# Syllabus for College Algebra

 Course Information Prerequisite (s): Grade of C or better in Mathematics 99 or Mathematics 112, or placement test, or consent of Department Chairperson Credit Hours: Four (4) Truman College General Education Goals Truman College General Education Goals for this course: • Goal 2 –The student performs effectively in the workplace and has the ability to work and make effective use of a wide variety of current technologies. • Goal 4 – The student demonstrates the ability to think critically, abstractly, and logically. • Goal 6 – The student demonstrates the ability to work independently. Course Description College Algebra: Math 140 emphasizes the notion of a function as a unifying concept. The following families of functions and their characteristics are examined within this course: polynomial, rational, exponential and logarithmic functions. Additional topics will include solving inequalities and systems of non -linear equations. Technology and writing assignments will be used throughout the course as appropriate. Applications involving problem-solving skills will be emphasized throughout the course. Course Objectives This course will provide you to: 1. Analyze the graphs of various families of functions. 2. Apply the models and characteristics of various families of functions to scenarios in order to solve real-world (contextual) problems. Student Learning Outcomes Students will be able to: Polynomial Functions and Models 1. Identify the characteristics of a quadratic function (i.e., vertex, axis of symmetry, and direction of concavity). 2. Compute roots/zeroes of a polynomial function by factoring techniques. 3. Estimate the roots/zeroes of a polynomial function. 4. Solve polynomial inequalities. 5. Solve systems of linear equations using matrices and determinants. 6. Solve systems of linear inequalities. 7. Solve systems of non-linear equations. Rational Functions and Models 8. Simplify rational expressions using the division algorithm . 9. Identify points of discontinuity of a rational function. 10. Identify vertical/horizontal asymptotes and end behavior of rational functions. 11. Solve rational inequalities. Power Functions and Models 12. Solve radical equations and equations with fractional exponents. 13. Identify the domain, range of power functions; determine if the function has an inverse. Find the inverse and its domain and range, if appropriate. Exponential and Logarithmic Functions and Models 14.Define exponential and logarithmic functions. 15. Simplify exponential and logarithmic expressions using their properties 16. Solve exponential and logarithmic equations. 17. Formulate and apply exponential and logarithmic functions to a contextual situation. It is expected that the following student learning outcomes (Characteristics of Functions) will be embedded as appropriate in the study of the family of functions listed above. • Identify the domain and range of a function. • Determine intervals on which functions are decreasing/increasing, continuous/non-continuous, or piecewise. • Identify functions from multiple sources of information (i.e., verbal descriptions, graphs, equations, and tables of values ). • Relate the effect of transformations (i.e., translations, rescaling, or reflections) on graphs of functions and their corresponding equations. • Perform operations (i.e., addition, subtraction, multiplication and division) on functions, including the composition of functions. • Decompose a function into a composition of two or more functions . • Formulate and apply a function to a contextual situation. • Determine the conditions under which a function has an inverse. • Identify the inverse of a function from multiple representations. • Reformulate a given function into various representations (i.e., verbal, graphical, algebraic, or tabular).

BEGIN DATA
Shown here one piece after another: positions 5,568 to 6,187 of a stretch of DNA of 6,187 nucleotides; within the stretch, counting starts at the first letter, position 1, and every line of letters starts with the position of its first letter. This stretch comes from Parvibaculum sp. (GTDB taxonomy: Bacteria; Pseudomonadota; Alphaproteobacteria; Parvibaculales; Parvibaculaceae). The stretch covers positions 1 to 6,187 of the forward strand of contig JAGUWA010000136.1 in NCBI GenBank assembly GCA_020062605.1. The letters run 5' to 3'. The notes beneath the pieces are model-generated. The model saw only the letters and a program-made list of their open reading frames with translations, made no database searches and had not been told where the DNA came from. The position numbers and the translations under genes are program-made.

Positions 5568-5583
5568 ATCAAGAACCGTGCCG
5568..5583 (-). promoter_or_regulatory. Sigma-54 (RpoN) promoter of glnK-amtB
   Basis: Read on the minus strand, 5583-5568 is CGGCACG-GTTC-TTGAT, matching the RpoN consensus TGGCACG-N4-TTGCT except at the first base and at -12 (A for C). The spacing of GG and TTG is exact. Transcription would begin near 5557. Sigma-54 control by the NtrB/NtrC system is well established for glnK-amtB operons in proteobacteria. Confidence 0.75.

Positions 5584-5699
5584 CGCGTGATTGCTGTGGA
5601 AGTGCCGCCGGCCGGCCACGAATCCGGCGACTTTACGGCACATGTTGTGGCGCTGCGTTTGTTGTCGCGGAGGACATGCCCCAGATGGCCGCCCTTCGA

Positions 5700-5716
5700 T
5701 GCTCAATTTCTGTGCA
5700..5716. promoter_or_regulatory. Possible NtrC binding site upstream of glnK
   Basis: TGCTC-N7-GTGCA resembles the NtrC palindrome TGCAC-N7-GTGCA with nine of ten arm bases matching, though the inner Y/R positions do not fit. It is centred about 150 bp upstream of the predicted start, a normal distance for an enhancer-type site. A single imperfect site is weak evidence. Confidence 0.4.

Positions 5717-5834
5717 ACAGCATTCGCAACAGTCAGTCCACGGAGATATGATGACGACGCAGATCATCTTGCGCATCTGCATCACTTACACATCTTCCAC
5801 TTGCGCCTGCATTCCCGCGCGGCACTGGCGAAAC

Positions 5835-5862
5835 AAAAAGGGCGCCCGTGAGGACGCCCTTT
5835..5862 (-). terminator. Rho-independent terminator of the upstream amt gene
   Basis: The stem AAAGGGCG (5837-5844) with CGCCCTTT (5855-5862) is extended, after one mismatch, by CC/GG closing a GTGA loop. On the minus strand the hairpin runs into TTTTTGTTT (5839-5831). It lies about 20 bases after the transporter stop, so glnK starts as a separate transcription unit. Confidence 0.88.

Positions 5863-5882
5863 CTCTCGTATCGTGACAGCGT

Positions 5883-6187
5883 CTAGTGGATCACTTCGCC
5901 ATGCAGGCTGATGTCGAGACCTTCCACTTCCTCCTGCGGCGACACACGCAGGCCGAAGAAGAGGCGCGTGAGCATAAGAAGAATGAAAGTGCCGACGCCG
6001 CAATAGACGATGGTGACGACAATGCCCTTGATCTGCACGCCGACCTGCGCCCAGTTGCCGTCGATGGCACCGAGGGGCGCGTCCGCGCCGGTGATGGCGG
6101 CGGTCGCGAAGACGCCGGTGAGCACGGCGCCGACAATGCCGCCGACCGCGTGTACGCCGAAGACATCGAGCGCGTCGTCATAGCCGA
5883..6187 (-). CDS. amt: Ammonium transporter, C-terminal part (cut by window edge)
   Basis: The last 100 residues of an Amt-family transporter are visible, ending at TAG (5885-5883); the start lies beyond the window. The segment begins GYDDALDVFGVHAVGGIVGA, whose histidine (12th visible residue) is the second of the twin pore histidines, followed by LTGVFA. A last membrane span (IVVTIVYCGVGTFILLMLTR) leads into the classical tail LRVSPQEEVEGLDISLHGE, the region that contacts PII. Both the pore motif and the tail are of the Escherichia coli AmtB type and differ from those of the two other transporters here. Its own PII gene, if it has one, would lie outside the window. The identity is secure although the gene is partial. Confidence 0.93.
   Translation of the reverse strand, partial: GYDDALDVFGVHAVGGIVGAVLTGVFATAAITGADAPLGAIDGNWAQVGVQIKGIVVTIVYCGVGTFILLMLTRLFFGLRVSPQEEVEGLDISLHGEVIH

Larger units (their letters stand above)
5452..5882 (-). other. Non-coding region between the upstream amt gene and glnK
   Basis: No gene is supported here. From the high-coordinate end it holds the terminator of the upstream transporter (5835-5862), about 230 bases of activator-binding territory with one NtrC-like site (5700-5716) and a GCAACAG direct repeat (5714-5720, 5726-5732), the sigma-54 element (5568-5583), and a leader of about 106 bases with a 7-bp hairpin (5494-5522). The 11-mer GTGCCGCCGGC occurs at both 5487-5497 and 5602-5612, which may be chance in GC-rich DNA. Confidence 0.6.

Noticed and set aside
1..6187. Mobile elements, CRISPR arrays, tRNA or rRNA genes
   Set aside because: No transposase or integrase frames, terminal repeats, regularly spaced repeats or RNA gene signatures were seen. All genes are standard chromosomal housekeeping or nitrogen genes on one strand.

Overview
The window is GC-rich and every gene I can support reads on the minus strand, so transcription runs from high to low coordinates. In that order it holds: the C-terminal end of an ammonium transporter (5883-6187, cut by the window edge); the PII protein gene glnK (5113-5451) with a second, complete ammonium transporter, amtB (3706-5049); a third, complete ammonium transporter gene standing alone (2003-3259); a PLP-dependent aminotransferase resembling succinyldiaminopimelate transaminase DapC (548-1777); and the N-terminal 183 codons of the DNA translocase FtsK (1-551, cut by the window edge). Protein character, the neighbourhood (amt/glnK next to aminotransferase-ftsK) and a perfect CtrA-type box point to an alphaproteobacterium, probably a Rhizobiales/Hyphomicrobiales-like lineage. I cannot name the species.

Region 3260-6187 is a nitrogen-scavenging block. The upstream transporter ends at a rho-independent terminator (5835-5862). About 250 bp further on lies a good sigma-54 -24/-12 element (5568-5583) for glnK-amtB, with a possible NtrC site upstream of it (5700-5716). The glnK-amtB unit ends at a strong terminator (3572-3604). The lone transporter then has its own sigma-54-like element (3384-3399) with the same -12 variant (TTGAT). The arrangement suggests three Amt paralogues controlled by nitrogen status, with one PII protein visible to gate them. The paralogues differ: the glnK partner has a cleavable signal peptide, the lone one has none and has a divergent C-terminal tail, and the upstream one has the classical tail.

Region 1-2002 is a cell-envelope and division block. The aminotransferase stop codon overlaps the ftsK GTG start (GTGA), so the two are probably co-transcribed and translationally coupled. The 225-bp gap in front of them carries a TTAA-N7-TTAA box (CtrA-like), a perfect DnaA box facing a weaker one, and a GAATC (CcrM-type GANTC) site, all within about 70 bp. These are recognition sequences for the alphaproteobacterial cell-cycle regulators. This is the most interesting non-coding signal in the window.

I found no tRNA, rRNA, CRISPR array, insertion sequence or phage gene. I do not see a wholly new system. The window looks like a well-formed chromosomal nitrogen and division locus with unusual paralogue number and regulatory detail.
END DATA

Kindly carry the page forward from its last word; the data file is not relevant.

Class Schedule – Math140 Truman College – Fall 2009 Week Date Topic 1 Monday August 24 Information and Policies Introduction to MML Using the TI-83/84 Graphical Calculator (See Appendix B page AP-4 – AP-10) Review ~ Factoring 1.1 Numbers, Data, and Problem Solving Wednesday August 26 1.2 Data Trends: Visualization of Data 1.3 Functions and Their Representations 1.4 Types of Functions and Their Rates of Change Chapter Review 2 Monday August 31 2.1 Linear Functions and Models 2.2 Equations of Lines Wednesday Sept. 2 2.3 Linear Equations 3 Monday Sept. 7 NO SCHOOL – Labor Day Holiday Wednesday Sept. 9 2.4 Linear Inequalities 2.5 Piecewise-Defined Functions Chapter Review 4 Monday Sept. 14 Exam #1 (will cover Chapters 1 and 2) Wednesday Sept 16. 3.1 Quadratic Concepts: Functions and Models 3.2 Quadratic Equations and Problem Solving 5 Monday Sept. 21 3.3 Quadratic Inequalities 3.4 Transformation of Functions Chapter Review Wednesday Sept. 23 4.1 Nonlinear Functions and Their Graphs 4.2 Polynomial Functions and Models 6 Monday Sept. 28 Exam #2 (will cover Chapter 3) Wednesday Sept. 30 4.3 Real Zeros of Polynomial Functions 7 Monday October 5 4.4 The Fundamental Theorem of Algebra: Non-Real Roots of a Polynomial Equation Wednesday October 7 4.5 Rational functions and models 8 Monday October 12 4.6 Polynomial and Rational Inequalities Wednesday October 14 4.7 Power Functions and Radical Equations Chapter Review 9 Monday October 19 5.1 Combining Function Wednesday October 21 5.2 Inverse Functions 10 Monday October 26 Exam #3 (will cover Chapter 4) Wednesday October 28 5.3 Exponential Functions 11 Monday November 2 5.4 Logarithmic Functions 5.5 Properties of Logarithms Wednesday November 4 5.6 Exponential and Logarithmic Equations 12 Monday November 9 5.7 Constructing Nonlinear Models Chapter Review Wednesday November 11 6.1 Functions and Equations in Two Variables 6.2 Systems of Equations and Inequalities in Two Variables 13 Monday November 16 Exam #4 (will cover Chapter 5) Wednesday November 18 6.3 System of Linear Equations in Three Variables 14 Monday November 23 6.4 Solutions to Linear Systems Using Matrices 6.5 Properties and Applications of Matrices Wednesday November 25 6.6 Inverse of Matrices 15 Monday November 30 6.7 Determinants Chapter Review Wednesday December 2 Optional: CHAPTER R.2 ~ The Equations and Graphs of the Circles 16 Monday December 7 Final Exam Review Wednesday December 9 FINAL EXAM (Part 1 & Part 2) Part 1: Departmental Exam of 10 Multiple Choice Questions (comprehensive) Part 2: Instructor-Created Exam (comprehensive)